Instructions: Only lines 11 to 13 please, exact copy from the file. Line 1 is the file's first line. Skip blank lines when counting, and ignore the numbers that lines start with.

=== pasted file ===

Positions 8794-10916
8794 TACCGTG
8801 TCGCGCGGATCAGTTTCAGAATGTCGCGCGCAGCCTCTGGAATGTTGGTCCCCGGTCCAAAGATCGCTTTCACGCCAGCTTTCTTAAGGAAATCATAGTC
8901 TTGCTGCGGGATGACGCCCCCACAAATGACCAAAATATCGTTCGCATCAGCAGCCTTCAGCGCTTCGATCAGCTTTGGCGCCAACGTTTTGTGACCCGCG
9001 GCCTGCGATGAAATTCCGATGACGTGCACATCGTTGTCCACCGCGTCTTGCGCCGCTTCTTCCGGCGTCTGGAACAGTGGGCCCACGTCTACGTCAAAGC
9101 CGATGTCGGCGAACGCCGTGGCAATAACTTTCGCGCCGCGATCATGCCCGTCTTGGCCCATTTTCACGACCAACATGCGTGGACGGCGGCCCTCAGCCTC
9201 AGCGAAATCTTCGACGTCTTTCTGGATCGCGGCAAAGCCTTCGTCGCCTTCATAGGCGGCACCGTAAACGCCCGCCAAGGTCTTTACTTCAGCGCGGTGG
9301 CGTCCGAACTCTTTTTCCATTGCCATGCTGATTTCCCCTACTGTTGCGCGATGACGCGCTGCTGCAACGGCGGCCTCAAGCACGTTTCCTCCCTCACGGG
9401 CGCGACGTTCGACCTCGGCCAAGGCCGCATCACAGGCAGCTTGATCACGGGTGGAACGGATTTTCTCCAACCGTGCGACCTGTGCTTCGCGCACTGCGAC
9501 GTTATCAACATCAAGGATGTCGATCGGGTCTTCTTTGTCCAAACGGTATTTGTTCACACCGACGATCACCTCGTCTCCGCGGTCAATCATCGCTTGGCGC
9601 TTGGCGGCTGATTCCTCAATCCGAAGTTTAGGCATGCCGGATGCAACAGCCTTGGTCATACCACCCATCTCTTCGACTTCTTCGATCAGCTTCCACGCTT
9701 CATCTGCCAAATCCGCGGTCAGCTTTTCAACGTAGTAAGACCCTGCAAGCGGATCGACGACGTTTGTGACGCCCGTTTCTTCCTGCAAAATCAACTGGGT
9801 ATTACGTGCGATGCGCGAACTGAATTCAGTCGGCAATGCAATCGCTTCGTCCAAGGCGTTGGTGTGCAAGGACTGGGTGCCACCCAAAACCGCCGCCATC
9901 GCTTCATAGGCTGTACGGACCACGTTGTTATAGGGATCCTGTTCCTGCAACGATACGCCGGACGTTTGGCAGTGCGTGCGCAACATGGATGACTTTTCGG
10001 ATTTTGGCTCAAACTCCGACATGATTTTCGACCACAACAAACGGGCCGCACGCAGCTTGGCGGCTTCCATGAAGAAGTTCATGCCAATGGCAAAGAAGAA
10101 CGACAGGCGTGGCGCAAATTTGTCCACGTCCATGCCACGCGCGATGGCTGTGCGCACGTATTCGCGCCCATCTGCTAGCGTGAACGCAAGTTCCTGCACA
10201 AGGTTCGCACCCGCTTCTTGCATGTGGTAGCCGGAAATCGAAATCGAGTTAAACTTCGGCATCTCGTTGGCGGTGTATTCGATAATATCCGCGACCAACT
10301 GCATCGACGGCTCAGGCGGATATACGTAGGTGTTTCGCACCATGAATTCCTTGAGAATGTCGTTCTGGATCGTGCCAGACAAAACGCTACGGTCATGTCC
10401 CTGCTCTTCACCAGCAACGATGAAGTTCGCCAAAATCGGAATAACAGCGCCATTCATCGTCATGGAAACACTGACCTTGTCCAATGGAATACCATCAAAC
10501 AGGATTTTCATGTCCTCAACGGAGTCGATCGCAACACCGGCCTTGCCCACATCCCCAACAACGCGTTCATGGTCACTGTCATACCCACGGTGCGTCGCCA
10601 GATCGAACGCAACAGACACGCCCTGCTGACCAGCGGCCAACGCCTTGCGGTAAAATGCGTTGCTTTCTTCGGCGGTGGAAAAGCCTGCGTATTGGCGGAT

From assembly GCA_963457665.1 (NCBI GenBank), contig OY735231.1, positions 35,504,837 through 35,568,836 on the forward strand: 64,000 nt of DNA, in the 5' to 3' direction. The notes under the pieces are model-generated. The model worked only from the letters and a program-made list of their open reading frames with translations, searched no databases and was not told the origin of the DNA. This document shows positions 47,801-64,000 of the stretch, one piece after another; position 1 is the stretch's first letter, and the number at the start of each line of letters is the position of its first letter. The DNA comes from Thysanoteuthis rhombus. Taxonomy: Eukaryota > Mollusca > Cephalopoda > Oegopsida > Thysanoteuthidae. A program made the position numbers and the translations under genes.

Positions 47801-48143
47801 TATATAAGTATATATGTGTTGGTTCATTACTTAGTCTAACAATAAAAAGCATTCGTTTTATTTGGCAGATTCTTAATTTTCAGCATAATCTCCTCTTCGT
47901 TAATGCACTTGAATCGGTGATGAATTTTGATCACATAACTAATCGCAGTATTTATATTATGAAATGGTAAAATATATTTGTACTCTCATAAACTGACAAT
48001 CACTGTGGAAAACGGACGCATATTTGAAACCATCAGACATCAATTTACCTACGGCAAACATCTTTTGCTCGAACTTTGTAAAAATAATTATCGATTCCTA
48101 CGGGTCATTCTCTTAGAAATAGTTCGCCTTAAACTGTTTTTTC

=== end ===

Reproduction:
9601 TTGGCGGCTGATTCCTCAATCCGAAGTTTAGGCATGCCGGATGCAACAGCCTTGGTCATACCACCCATCTCTTCGACTTCTTCGATCAGCTTCCACGCTT
9701 CATCTGCCAAATCCGCGGTCAGCTTTTCAACGTAGTAAGACCCTGCAAGCGGATCGACGACGTTTGTGACGCCCGTTTCTTCCTGCAAAATCAACTGGGT
9801 ATTACGTGCGATGCGCGAACTGAATTCAGTCGGCAATGCAATCGCTTCGTCCAAGGCGTTGGTGTGCAAGGACTGGGTGCCACCCAAAACCGCCGCCATC